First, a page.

Abaco, Bahamas

In May 2009 I was on Abaco as, you guessed it, part of a Bonefish & Tarpon Trust trip. We trained guides at the Abaco Lodge and with the Abaco Fly Fishing Guides Association how to tag bonefish (to determine bonefish movement patterns), take fin clips (to determine which species of bonefish they are catching), and to save otoliths (earbones) to estimate growth rates and ages of bonefish. The otoliths are only collected from bonefish that are partially eaten by predators after release or otherwise don’t survive the fishing encounter. Now to the fishing and lodge.

We stayed at the Abaco Lodge. Abaco Lodge just opened, and already it is a top notch operation. There are 8 rooms, each with a king bed, that open onto a balcony. Meals and the bar are centrally located, and have a fantastic view. The boats depart and return from the lodge dock, so everything is convenient. Thanks to Oliver White for hosting our stay and putting up with our many needs, and to the great staff and guides.

The fishing was fantastic. We fished the Marls, which is a tremendously huge area, so we never fished the same place twice. We fished with a few different guides and all did a great job. We were fortunate to have some fantastic weather (on the heels of an extended, and unseasonable, period of very high winds). The bonefish were very agreeable. The only skittish bonefish we encountered were unconcerned with us and wholly concerned with patrolling sharks. The sharks, just small lemons and blacktips, never really chased the bonefish, but kept them in constant motion. Here is a good example of the fishery. A school of five bonefish was moving across the flat in the same direction we were being poled, and since we were all traveling at the same speed we really had no chance to catch up. The guide told my boat mate to make a cast, to which my buddy replied ‘but they’re facing the other way’. But in desperation he cast, the fly landed to the right and just behind the school of fish, a fish turned around and ate the fly. Fishing pressure? Not much.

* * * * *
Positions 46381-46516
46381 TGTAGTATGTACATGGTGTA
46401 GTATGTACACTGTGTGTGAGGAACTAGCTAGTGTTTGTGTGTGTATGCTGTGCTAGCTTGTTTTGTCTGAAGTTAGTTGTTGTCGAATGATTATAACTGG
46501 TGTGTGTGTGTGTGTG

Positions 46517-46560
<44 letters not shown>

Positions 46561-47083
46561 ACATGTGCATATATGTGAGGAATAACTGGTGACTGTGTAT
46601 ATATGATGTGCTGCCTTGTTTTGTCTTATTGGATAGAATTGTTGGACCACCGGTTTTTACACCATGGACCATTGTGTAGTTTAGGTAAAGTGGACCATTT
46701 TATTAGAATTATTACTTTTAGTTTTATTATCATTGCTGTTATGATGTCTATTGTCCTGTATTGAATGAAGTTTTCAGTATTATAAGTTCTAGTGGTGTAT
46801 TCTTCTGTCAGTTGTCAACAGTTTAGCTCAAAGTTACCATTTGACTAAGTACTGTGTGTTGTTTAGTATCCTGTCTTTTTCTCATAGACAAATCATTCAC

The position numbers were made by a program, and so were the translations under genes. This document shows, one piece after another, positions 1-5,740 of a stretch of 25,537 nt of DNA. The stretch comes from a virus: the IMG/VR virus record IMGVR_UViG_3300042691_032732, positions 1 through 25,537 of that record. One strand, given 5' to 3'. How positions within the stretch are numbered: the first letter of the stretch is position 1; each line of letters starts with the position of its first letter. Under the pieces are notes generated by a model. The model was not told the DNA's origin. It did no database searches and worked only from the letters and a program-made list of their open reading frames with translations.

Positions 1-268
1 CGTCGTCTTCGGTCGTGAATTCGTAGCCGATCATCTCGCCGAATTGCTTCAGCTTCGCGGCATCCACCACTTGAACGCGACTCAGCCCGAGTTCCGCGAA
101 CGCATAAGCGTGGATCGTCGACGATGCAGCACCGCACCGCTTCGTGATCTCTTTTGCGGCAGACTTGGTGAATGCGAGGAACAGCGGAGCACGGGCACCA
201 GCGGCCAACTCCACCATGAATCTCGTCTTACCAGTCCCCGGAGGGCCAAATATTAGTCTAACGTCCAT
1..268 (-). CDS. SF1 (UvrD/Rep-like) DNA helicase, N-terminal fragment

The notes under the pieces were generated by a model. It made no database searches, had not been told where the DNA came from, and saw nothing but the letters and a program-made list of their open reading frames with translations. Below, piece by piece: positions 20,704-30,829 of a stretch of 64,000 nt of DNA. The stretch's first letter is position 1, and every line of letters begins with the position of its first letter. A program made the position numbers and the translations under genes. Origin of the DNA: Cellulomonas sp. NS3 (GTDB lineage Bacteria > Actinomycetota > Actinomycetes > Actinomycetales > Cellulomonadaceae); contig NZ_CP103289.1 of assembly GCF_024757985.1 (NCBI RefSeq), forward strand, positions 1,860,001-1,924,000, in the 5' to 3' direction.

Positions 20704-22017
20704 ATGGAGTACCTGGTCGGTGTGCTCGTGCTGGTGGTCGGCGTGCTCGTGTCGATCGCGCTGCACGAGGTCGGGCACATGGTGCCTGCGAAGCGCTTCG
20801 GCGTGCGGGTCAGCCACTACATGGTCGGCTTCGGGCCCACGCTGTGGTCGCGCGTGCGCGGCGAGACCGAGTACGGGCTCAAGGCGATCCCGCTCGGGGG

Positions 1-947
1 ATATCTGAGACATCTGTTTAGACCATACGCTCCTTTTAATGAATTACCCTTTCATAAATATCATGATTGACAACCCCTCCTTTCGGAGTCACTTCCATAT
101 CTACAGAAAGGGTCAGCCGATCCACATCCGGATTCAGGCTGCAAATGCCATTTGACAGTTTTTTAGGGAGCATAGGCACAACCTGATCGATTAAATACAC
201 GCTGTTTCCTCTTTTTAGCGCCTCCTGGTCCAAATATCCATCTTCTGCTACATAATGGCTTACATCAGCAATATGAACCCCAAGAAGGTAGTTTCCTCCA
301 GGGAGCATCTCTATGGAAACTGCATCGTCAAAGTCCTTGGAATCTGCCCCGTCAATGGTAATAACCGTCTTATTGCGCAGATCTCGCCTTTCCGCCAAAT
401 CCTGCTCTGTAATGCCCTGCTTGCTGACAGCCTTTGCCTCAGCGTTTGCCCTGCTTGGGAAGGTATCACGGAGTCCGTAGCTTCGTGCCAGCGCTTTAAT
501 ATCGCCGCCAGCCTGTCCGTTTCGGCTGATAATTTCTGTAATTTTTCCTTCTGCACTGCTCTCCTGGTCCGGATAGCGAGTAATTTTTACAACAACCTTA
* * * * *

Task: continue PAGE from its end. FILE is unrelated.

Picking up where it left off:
The fishable area there is so large, the present level of fishing pressure is fine. And refusals were rare – on only one morning did I get more than one refusal, and switching to a lightly weighted fly fixed that problem. The bonefish ranged from 2 to 4 pounds, and all were very robust and full of energy. They must have some great tings in their diets because they made some great runs.

I also fished with some of the independent guides that are members of the Abaco Fly Fishing Guides Association (Cindy Pinder is my contact for AFFGA), including Jody Albury, Paul Pinder, and the folks at Rickmon Lodge. All of the guides I fished with were great. I also had the pleasure of giving a presentation to the AFFGA on the evening of May 4. I spoke about our knowledge of bonefish biology, some of the research that BTT is supporting, and asked the guides for help with some of the research. It was a great turnout, there were some great questions, and I think a second session with some more discussion is in the works. It’s great to see an organization like the AFFGA so proactive and interested in conservation.